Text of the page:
At-home exercise routines for core strength always include the plank, but new research is suggesting people hold it for too long.
The plank is a sturdy position in which a person holds themselves off the ground with their forearms and their toes, while holding a position resembling a piece of wood. Many routines have people holding this position for one to two minutes at a time. However, Dr. Stuart McGill says, there’s no scientific reason for holding a plank more than 10 seconds at a time.
McGill is a University of Waterloo professor emeritus within the Applied Health Sciences faculty. His speciality is biomechanics and his research focuses primarily on the spine.
Figuring out the perfect amount of time to hold a plank takes experiments, research, and collecting data he said.
“We measured loads on the back and the mechanics of doing the exercise,” McGill said.
The findings for the specific plank exercises weren’t planned.
“Originally, I was interested in finding exercises to help people with chronic back pain and we came up with various forms of exercises to enhance core stability and core fitness and it turned out the plank was a pretty good exercise,” he said.
That’s good news for anyone who suffers from back pain while trying to do core exercises, but worried about not being able to hold it for as long as recommended by some trainers.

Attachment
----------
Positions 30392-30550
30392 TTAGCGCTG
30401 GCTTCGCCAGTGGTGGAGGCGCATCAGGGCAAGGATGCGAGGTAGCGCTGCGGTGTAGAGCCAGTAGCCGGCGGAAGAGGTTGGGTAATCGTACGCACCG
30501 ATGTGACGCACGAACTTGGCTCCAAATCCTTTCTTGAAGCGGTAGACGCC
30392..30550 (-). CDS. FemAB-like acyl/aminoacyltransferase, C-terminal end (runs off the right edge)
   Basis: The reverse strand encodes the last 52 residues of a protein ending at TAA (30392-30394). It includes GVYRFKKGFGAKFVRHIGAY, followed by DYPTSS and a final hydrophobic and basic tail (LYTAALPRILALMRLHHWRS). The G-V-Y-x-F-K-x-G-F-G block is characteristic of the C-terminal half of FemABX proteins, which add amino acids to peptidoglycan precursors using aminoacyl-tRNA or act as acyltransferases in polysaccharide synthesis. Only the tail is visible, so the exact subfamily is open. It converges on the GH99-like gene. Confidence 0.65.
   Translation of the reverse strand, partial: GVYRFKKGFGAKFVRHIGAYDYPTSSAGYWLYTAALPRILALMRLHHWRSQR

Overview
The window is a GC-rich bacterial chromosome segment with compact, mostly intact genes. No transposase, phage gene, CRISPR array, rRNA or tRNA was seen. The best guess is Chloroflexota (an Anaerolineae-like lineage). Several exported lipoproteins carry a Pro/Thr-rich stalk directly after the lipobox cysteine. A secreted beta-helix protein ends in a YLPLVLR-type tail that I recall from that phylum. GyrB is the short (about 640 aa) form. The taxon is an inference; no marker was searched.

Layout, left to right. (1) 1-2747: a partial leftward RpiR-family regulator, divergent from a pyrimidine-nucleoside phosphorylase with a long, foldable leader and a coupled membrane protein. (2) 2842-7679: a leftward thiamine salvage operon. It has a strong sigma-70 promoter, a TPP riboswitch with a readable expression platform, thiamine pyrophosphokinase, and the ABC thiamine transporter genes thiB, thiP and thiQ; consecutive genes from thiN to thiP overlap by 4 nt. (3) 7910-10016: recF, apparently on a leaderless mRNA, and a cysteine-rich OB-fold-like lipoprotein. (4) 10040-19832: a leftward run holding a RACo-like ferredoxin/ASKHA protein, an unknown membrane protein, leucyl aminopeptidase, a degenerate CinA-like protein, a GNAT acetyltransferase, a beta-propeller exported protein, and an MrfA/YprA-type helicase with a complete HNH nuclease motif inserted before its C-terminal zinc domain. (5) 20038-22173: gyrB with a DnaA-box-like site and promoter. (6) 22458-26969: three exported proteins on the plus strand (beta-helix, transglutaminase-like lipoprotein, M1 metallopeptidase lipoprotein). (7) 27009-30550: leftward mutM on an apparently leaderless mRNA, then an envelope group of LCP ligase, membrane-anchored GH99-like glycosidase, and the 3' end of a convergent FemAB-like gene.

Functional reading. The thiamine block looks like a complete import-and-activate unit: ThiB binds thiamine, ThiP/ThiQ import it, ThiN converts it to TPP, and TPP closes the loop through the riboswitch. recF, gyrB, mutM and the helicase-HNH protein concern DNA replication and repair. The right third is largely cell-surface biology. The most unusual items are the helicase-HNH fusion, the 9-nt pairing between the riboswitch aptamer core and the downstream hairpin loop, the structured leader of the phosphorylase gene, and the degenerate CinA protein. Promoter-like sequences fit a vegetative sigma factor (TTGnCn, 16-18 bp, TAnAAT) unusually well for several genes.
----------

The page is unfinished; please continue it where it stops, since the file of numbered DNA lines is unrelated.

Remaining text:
A good core exercise that won’t cause back pain (when done correctly) McGill said is only 10 seconds.
“Hold the plank for ten seconds, then have a brief rest, and repeat. If you hold the exercise longer the muscles aren’t getting sufficient oxygen and may become acidic, which becomes a source of muscle cramps,” McGill said.
Doing exercises in repetitions (reps) is common in strength training exercises.
“If you’re training an athlete, then yes, hold it for longer than 10 seconds but, if you’re trying to reduce back pain or increase resilience cycle through 10 second holds.”
This planking discovery that Dr. McGill has discovered is only a small part of a much bigger picture.
In his book, Back Mechanic, which can be found at the Waterloo bookstore, McGill lays out the full scope of his research. It leads the reader through a self assessment of their pain triggers helping them avoid triggers, or how to work around them.
“I want to understand the mechanisms of back pain and create the very best rehabilitation approaches and restore pain free activity,” he said.